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HOUSTON'S CREATIVE WORKFORCE: HAIR + MAKEUP DESIGN

HOUSTON'S CREATIVE WORKFORCE: HAIR + MAKEUP DESIGN

CONTRIBUTOR:
Kristen Turner, Communications Intern
 

It is safe to assume that we all have had some sort of mentor in our lives. Whether that be your Mom, first grade teacher, or basketball coach, we all have had someone who has greatly shaped our existence. For Dottie Staker, the Wig and Makeup department head at the Houston Grand Opera (HGO), it just so happened to be her high school Theater teacher. As we settled into her cozy office, laden with renderings, wigs currently being repaired, and framed opera posters, she began to answer my first question of what her beginnings were by saying, “it’s a really corny story, but it’s a good one!” Her eyes lit up with the mention of her high school Theater teacher, whom she says instilled an essential piece of wisdom in her “do what makes you happiest and that’s what you’ll do your best at.” Similar to most teenagers, Dottie wasn’t quite sure of what she wanted to pursue a college degree in, however this statement struck a chord in her. Throughout high school she was heavily involved in technical theater, so why not make a career out of that, it did make her happy after all? She settled on a degree within the Technical Theater program at the University of Cincinnati, College-Conservatory of Music. Within the program, there was a professional stage makeup artist, with whom Dottie had the opportunity to study. After finishing her degree at the Conservatory, Dottie headed to the prestigious Santa Fe Opera Apprenticeship Program, where she worked in the wig and makeup department. Lucky enough, this program would lead to the opera company she still works at today, the Houston Grand Opera. Following her work with the Santa Fe Opera in the summer of 1983, she headed to Houston to begin her career with HGO. Initially her role consisted of her being a liaison between the opera house and Theatrical Hair Goods, the company from whom HGO was renting their wigs. However, by the end of the 1990-1991 season, Dottie had built up such a large stock of handmaid wigs that the company decided to stop relying on rented wigs and trust in the talent they had backstage with Dottie. She has been the department head ever since.

A wig in the production phase.

A wig in the production phase.

 
“Do what makes you happiest and that’s what you’ll do your best at.”

After sitting in her office for a while and discussing her background, I was ready to get down to the nitty gritty. Specifically, I was curious as to what exactly goes into the process of making a wig. The first thing she informed me of was the main reason behind why there are so few trained wig-makers in the US, “it takes years of training combined with a natural skill that not all may possess, it is not a career for the faint of heart” she said. However, as wigs are becoming more and more popular throughout the world of theater and opera in the US, the need for professional wig makers has increased. In the midst of this discussion, I also learned that many, but not all of HGO’s wigs are completely made from scratch. Interestingly, many are often constructed by altering a pre-made wig, essentially creating a new look all together. Yet, I was interested to know more about the made-from-scratch wigs. The production of a wig begins with a rendering or drawing of what the final product should look like. While the costume designer usually completes the rendering, the production designer is the one who usually decides what the final look should be.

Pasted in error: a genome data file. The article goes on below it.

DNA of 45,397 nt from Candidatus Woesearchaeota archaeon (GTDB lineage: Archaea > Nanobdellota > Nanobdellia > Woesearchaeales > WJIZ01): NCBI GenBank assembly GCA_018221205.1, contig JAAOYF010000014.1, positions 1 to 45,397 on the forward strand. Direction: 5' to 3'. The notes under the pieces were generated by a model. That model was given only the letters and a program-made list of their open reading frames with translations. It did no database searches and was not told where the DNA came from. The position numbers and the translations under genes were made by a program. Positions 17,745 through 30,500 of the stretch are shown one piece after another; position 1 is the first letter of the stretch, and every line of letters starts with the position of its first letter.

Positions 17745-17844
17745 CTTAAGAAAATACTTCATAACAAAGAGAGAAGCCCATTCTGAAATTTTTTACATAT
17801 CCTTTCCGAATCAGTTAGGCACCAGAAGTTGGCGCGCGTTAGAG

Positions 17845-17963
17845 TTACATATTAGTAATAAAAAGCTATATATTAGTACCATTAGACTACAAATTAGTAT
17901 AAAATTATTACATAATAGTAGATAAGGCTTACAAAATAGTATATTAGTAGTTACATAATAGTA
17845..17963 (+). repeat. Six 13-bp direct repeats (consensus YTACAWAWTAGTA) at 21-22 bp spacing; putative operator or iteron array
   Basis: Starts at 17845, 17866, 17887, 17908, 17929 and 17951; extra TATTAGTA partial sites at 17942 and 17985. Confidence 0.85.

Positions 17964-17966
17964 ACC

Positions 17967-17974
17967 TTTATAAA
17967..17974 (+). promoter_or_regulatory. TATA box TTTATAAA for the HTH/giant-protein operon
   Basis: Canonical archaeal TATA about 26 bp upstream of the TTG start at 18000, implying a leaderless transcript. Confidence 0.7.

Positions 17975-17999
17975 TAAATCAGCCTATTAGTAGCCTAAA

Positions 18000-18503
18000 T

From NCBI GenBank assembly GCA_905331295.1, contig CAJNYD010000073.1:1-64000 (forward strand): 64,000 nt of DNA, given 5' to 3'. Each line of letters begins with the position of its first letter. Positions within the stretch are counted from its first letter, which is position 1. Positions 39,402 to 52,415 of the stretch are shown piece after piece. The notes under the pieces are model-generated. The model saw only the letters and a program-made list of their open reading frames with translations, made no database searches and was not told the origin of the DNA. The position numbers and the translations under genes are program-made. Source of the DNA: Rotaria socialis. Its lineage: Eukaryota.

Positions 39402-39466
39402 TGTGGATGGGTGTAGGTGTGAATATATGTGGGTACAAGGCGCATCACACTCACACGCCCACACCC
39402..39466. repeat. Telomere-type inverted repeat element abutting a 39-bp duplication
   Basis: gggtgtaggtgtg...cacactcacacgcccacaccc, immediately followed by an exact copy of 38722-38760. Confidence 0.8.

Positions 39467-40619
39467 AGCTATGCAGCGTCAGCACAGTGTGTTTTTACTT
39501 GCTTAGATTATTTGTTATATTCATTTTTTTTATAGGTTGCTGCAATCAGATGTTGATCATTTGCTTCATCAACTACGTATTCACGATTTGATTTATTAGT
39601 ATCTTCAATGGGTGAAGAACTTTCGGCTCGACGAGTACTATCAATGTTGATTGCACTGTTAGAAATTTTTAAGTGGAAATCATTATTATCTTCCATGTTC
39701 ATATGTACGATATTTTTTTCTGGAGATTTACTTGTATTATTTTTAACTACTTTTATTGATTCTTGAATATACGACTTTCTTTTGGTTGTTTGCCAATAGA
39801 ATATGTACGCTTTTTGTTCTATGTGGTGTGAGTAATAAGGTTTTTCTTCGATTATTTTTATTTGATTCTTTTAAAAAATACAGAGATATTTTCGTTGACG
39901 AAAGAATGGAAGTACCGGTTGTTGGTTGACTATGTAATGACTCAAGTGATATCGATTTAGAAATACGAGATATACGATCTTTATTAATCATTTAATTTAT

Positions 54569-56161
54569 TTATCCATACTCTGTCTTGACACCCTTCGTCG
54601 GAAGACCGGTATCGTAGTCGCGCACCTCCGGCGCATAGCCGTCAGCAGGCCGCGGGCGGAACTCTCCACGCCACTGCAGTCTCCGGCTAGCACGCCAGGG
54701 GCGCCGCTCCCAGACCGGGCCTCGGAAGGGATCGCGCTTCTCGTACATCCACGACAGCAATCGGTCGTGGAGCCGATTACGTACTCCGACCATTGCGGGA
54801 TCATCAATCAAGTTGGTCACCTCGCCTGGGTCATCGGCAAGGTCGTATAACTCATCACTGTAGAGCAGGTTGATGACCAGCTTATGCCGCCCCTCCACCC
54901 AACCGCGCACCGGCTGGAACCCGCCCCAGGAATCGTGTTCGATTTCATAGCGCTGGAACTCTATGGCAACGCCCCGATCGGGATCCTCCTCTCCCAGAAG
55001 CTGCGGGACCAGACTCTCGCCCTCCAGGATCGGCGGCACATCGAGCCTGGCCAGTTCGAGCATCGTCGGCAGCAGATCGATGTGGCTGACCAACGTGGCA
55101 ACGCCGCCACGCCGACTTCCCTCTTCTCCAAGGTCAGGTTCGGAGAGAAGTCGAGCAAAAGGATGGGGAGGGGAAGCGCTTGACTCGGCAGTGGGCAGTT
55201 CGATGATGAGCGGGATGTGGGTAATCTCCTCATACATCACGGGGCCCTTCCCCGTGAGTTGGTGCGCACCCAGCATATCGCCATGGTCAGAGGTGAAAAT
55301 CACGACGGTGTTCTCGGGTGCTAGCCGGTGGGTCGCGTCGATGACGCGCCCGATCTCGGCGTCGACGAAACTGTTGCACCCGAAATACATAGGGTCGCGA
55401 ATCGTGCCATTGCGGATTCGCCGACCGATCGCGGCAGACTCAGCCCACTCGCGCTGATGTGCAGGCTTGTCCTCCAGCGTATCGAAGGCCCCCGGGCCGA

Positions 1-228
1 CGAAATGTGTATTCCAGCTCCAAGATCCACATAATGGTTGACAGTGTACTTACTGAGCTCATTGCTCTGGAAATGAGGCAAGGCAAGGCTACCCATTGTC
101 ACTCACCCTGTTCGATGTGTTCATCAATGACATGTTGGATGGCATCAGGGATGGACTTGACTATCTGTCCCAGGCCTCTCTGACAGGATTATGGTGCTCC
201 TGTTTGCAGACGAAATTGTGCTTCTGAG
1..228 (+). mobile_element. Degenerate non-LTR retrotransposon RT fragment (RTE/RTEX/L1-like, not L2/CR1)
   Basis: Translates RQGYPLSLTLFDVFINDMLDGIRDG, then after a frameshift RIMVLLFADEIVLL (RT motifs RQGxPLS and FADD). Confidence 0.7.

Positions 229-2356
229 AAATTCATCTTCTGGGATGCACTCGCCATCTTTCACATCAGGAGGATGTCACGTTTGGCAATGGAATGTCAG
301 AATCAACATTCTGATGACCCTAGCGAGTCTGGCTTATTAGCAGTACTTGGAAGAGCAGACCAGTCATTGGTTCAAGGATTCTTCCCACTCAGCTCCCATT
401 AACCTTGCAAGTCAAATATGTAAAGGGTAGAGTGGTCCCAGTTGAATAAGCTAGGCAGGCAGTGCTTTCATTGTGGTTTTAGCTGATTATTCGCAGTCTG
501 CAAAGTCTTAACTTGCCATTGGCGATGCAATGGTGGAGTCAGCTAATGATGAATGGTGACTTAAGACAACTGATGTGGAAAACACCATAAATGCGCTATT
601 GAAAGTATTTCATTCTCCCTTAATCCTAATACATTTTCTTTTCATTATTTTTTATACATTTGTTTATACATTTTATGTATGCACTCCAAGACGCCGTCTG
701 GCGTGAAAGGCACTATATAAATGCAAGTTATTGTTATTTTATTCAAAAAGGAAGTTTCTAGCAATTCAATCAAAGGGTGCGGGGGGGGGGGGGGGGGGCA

After the rendering is made, those working in the wig department create a head wrap, wrapping the singer’s head with saran wrap and scotch tape, and tracing a pattern of the hairline. Following this step, the pre-molded head wrap is put on a block that is padded out to his or her head shape. At this point the wig makers are ready to begin the construction of the actual wig. They begin by choosing the type of netting they will use as the base of the wig (who knew there were many different kinds!) After this, they begin the knotting process of the hair, which Dottie describes as “very similar to rug hooking.” Once the wig is finished being knotted, they style it and prepare it to be used within a show – cut, color, and style. Although the process of wig-making sounds simple, the average wig can take anywhere from 32-40 hours to make and a complicated wig can take 60 or more hours to make.

Following our chat I got to take a look at some of the wigs Dottie is currently working on. Houston Grand Opera presented It’s a Wonderful Life this past Christmas season, which required several men’s wigs. I got a glimpse of the wig the main character, George Bailey, wears throughout the show. As I watched Dottie work with the numerous pins and strands of hair I got a good sense of how this wig itself is a masterpiece of her making. Currently, within the wig and makeup department, Dottie is training and supervising a few women who are interested in following similar footsteps as hers. While the education behind wig-making is long and often arduous, these women are being trained by the best of the best. As I left Dottie’s office and began to reflect on our conversation, I thought, perhaps, this is her way of continuing the tradition of mentorship. All can agree that such a mentorship can help to ensure that there is a future for this creative field within our society. So Dottie, although this may be a “corny story,” it really is such a “good one.” Thanks for sharing.

SUNDAY FUNDAY: MIDTOWN CULTURAL ARTS & ENTERTAINMENT DISTRICT

SUNDAY FUNDAY: MIDTOWN CULTURAL ARTS & ENTERTAINMENT DISTRICT

CONGRATULATIONS, NIMRA HAROON!

CONGRATULATIONS, NIMRA HAROON!